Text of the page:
Decolonizing our minds: The struggle of our century

By Dion J. Flores

November 1st, 2018

Becoming conscious of what public education (and society at large) has done to our minds will be the struggle of the century for young millennials now leaving school and getting ready to enter the job force. It’s interesting that there even is a job force. What is the job force? Is it fiction? And to what degree? Most importantly, who owns this capital? How do they use it? And how does it affect you?

The struggle of decolonizing your mind and overcoming oppression comes with grappling with what consciousness even is. A google definition could say something like it is the state of being aware of your surroundings. But this, in and of it itself, is a presupposed story already. Is being conscious being aware of just your surroundings? And does this definition restrict itself to physical objects? If so, which objects? Can this grappling include non-physical objects? And what does that even mean?

It is confusing. That is part of the struggle. But where can you start? Start as early as you can getting familiar with reading. Where do you read? How do you read? What do you read? And are the authors connected in some unifying pattern? What is that pattern? And in what ways are you conscious of this pattern. A self-biography is a great exercise to investigate and make conscious the inter-connections of your personality and how it interacts and behaves in reality. Think of this space as your brain command centre, your Star Trek bridge perhaps. All commands come from a consciousness of the operations of one’s mind. Once you know how your mind behaves, you can foster an opinion, a criticism, and decisions and actions will become relevant. 

A good first question could be “Does my life have any historical significance?” And most definitely not in a ‘snow-flakey’ kind of way. A real social investigation. If there were to be any significance to your life, what would it be? Unless you’re sure that you are just an insignificant nobody? Where were you born? When? Who was there? What do they do? How much money do they have? How much money do you have? How much money does your family have? Historically, what have you done with this money? What are the objects in your life that are a result of these actions? Do you have an opinion or criticism? How is that opinion and criticism based in deep psychological study? 

Answering these questions are difficult. Where does one even begin to start explaining how they know these things? Building a mindmap of these connections is a great way to witness the interconnections of our lives. “Until you make the unconscious conscious, it will direct your life and you will call it fate (Carl Jung). Through mindmapping, you will begin to become conscious of how your life experiences have brought you to this present moment. Be sure to pay close attention to who you are associated with as this information will become necessary when you begin decoding your experiences.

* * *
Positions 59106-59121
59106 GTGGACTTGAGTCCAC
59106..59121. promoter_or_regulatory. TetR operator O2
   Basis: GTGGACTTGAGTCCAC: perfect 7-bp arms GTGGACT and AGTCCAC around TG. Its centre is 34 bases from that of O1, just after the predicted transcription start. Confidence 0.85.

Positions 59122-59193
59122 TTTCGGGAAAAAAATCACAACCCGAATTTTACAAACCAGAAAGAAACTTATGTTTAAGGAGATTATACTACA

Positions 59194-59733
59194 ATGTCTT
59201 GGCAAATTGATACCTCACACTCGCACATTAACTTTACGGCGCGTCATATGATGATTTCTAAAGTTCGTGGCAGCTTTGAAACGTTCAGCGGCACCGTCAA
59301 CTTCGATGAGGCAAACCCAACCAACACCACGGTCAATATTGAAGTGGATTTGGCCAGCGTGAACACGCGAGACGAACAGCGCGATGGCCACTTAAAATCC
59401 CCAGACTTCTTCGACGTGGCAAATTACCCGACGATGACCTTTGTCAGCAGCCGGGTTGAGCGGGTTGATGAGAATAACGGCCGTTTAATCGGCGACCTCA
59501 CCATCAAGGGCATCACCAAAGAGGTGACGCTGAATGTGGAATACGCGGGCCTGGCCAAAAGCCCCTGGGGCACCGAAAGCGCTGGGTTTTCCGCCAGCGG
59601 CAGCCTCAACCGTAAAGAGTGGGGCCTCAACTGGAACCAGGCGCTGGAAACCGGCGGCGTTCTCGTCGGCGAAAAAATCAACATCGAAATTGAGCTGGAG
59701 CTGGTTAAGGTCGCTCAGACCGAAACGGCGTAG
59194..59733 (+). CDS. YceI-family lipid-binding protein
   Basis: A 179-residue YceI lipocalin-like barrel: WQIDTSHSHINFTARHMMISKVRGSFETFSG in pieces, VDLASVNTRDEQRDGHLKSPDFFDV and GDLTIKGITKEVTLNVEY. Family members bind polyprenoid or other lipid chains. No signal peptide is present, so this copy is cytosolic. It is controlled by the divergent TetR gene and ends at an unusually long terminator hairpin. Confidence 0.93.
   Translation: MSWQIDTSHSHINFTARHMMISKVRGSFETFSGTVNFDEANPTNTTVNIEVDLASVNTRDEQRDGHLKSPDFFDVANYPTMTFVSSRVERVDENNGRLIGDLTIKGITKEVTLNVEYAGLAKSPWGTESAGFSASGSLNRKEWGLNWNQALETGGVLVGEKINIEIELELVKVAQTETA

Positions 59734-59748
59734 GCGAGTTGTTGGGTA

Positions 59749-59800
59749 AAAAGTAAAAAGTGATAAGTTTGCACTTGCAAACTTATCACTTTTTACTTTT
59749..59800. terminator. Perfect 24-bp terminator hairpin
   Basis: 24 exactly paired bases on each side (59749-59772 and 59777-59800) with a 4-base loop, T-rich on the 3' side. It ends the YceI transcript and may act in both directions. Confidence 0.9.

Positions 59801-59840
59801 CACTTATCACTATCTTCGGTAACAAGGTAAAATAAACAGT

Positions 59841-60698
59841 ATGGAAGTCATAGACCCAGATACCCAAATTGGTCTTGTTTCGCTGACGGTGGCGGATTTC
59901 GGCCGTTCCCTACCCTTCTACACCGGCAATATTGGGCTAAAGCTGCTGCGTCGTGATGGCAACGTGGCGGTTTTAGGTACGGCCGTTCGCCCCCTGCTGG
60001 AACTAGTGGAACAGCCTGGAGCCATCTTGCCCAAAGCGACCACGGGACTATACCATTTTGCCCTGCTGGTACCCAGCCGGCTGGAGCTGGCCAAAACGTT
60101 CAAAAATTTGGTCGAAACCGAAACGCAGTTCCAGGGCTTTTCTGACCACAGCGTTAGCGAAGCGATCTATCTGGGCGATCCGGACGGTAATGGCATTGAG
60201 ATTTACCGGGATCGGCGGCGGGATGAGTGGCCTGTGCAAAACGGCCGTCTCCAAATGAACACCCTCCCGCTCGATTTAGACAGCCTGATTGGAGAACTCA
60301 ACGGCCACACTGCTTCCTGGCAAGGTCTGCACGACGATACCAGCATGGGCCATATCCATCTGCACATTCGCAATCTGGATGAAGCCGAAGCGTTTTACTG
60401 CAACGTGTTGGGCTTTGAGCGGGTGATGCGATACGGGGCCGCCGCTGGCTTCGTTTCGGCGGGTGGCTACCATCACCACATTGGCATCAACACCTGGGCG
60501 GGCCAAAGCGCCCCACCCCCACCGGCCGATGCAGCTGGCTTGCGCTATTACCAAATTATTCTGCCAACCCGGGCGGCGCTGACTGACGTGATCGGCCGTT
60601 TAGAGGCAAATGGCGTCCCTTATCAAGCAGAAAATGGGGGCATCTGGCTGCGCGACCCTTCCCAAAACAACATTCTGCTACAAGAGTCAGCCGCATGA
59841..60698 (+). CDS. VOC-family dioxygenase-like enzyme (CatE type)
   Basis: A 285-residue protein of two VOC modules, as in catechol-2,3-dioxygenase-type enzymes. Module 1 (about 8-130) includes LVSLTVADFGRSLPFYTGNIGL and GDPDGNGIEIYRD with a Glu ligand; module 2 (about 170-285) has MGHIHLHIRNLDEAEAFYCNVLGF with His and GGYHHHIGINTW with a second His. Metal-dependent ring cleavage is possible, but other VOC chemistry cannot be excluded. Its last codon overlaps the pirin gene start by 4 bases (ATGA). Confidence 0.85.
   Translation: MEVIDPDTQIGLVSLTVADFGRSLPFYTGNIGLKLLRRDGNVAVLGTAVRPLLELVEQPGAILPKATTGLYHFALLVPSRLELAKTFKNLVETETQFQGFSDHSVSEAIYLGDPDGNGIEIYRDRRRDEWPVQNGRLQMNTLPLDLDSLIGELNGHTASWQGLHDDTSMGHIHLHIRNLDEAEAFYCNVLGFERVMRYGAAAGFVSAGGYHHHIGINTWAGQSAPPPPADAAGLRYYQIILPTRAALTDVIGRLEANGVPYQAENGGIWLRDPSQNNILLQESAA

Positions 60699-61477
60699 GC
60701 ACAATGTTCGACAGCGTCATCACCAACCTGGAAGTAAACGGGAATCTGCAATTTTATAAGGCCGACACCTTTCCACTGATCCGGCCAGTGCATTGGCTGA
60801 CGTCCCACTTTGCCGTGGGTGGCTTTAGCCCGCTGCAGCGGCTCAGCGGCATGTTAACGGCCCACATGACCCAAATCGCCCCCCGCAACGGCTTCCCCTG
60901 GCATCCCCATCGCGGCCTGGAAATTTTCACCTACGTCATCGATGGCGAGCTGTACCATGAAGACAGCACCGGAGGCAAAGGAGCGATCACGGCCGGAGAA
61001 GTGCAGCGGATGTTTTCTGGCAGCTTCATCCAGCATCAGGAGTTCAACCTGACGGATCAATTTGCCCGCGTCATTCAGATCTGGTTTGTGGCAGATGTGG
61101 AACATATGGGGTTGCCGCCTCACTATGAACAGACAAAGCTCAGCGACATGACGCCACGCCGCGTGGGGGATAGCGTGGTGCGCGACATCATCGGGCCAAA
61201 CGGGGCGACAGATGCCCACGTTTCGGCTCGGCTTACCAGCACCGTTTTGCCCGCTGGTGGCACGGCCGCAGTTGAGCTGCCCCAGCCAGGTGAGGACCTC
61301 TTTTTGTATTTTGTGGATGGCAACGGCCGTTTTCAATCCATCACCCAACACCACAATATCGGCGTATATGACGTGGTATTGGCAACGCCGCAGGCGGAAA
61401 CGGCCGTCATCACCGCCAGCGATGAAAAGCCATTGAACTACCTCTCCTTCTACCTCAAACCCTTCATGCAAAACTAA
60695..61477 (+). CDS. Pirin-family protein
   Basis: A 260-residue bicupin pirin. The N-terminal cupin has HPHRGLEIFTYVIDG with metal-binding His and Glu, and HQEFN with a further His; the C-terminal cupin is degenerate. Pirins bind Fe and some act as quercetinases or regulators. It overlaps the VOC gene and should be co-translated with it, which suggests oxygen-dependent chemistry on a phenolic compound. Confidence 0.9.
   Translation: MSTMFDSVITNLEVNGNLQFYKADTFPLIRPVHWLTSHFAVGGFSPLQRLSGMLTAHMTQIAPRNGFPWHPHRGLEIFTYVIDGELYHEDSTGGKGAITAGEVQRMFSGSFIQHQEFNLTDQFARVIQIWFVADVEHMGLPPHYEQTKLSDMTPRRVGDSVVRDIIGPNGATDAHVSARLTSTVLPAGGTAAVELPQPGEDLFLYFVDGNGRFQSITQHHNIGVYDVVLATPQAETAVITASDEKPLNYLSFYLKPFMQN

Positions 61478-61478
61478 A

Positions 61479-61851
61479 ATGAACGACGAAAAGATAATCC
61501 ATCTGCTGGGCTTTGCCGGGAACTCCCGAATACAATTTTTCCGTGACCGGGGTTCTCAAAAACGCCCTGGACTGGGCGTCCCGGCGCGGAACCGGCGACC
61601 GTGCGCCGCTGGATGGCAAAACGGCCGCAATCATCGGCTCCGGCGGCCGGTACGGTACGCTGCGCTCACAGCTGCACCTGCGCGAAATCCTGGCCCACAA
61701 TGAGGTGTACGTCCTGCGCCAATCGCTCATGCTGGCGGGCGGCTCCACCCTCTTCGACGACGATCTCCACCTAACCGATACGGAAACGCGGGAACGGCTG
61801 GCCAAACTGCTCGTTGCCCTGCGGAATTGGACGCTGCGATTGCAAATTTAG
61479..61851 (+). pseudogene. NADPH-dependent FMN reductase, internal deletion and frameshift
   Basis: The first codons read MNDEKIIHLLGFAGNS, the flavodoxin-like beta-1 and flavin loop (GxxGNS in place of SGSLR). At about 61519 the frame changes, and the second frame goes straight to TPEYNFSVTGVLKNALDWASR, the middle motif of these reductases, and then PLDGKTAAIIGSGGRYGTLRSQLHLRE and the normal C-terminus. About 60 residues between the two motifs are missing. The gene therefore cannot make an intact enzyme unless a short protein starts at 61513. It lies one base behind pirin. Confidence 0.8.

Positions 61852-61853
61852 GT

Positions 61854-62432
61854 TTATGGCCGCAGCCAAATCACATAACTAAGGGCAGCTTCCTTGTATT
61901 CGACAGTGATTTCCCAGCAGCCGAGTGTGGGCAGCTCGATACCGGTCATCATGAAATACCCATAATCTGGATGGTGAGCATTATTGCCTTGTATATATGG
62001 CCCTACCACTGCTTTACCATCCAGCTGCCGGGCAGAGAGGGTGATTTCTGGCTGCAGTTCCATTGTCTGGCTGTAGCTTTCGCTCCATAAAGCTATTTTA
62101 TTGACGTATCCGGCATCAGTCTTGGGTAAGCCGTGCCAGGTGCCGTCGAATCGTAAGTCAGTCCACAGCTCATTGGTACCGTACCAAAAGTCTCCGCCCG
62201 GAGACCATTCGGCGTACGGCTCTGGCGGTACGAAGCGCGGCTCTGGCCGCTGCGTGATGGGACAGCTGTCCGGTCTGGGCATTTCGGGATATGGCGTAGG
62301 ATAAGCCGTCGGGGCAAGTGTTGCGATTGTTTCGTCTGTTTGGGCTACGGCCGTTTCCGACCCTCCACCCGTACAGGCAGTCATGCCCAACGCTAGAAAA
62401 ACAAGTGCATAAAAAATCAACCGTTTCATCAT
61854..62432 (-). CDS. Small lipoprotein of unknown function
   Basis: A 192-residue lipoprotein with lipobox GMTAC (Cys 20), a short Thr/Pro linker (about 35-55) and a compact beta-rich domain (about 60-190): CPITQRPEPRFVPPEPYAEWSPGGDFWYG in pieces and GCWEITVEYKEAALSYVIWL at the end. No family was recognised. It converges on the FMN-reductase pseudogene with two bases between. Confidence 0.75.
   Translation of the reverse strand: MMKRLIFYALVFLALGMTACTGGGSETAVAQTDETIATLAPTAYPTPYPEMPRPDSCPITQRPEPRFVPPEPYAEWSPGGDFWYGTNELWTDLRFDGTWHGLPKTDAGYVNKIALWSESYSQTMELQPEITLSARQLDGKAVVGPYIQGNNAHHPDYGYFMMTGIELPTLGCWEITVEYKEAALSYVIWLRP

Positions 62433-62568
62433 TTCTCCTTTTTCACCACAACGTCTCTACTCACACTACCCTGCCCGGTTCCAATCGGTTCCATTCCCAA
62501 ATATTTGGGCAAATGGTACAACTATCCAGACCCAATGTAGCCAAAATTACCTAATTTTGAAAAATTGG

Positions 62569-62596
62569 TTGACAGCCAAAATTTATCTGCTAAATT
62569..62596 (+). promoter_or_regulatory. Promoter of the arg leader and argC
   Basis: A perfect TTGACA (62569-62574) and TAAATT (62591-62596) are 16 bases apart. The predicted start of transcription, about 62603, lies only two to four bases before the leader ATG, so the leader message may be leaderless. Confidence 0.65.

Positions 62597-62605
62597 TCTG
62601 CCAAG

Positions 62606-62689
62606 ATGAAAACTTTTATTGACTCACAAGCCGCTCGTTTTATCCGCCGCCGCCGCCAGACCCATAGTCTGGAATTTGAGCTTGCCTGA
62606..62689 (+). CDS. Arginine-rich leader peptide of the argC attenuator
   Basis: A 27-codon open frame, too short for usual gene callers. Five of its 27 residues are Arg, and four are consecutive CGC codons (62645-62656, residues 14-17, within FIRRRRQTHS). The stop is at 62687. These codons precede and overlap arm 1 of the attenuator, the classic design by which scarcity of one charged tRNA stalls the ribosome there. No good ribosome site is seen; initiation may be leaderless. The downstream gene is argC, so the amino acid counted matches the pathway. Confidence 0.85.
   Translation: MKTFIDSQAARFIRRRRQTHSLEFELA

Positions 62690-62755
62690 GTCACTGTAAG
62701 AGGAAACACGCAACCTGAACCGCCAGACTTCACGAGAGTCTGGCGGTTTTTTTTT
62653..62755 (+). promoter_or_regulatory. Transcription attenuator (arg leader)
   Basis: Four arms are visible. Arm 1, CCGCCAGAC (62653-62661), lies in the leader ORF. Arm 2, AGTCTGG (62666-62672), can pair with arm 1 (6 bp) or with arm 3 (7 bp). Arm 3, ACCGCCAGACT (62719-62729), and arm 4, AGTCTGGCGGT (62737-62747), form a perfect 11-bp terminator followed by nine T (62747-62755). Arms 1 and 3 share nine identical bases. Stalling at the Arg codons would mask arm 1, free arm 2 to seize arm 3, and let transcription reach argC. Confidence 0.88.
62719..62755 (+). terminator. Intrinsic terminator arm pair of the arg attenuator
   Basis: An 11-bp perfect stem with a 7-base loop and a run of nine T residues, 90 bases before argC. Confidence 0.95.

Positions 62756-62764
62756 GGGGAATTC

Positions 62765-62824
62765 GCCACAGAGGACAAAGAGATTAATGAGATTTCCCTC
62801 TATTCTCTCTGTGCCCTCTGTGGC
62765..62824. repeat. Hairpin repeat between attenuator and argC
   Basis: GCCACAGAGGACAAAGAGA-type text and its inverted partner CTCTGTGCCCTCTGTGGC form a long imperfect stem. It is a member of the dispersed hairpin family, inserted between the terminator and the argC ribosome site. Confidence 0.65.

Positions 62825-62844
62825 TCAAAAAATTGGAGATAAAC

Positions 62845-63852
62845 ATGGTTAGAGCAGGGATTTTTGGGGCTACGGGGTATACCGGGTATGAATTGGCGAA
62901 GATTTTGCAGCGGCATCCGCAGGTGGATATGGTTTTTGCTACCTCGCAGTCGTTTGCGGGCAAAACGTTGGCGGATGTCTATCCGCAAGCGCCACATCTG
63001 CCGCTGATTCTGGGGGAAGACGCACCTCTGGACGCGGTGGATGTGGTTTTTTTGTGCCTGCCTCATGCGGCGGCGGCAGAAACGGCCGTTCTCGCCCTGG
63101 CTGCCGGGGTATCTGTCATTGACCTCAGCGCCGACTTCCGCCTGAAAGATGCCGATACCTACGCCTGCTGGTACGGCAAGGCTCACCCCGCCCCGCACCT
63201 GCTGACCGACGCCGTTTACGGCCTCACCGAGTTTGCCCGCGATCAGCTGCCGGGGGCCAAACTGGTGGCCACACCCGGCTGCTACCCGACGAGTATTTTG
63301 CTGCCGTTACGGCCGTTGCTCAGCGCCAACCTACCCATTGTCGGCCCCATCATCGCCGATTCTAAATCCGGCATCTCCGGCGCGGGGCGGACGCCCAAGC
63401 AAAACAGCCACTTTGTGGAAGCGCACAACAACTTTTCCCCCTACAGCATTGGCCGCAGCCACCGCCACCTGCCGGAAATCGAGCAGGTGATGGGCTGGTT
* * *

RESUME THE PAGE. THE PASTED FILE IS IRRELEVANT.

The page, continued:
How might you actually do this work? Writing works the best for me. When my mind gets clogged up. I choose between two things to do: free writing where I can just spill out everything that is on my mind and decipher it after or making short organized lists and drawing diagrams. Of course, I use a blend of these methods and have my own system going on but these are the main methods I discovered are most useful in combating psychological oppression. It is imperative that you figure all of this out for yourself. There is a strong debate of whether or not teachers and pedagogues should just reveal en masse the best pedagogical practices for the the public to consume. There are good and bad things about this. Good because there is brilliant work being done by teachers every day that contain the wisdom to solve our world’s most urgent problems. Bad because of who that information belongs to. Some of the practices I am referring to were cultivated in the highest towers of academia. Career professors who have dedicated their lives to answering the most critical questions in education. For them to impose their understandings on the public without properly establishing rapport and good relations would be the reckless behaviour that historically has been the cause to this problem and currently what governs our public policy and legislation. 

Oppression has been bred over our epochial history (about the last 2000 years) and we are now noticing the destructive effects of this psychopathology. Domination has become a language that we are unconsciously familiar with. We’re enthralled, by a long history of establishment and competition of dominance in our culture. Dominance, if allowed to play out over history, eventually has counter-productive and irreparable consequences that demand our action and attention.

As my research continues, I will post these short articles to update you on my journey. I use these opportunities to make clear concepts and conclusions that I have not made as particularly clear in the past or a notion that I wish to clarify and establish as sign posts in my work. 

Suggested Bibliography

Flores, D.J. (2018). Failing to be perfect: The role of mindfulness and meditation in music performance.

Flores, D.J. (2018). The profile and pathology of the oppressed musician.

Freire, P (1997). Pedagogy of the Heart. Bloomsbury Academic.

Jung, C.G. (1959). Aion: Researches into the phenomenology of the self (2nd ed.). Routledge.

Harari, Y.N. (2011). Sapiens: A brief history of humankind. Vintage.

Nietzsche, F. (1888). Twilight of the Idols and The Anti-Christ. Penguin Classics.

Giroux, H.A. (2011). On Critical Pedagogy. Bloomsbury.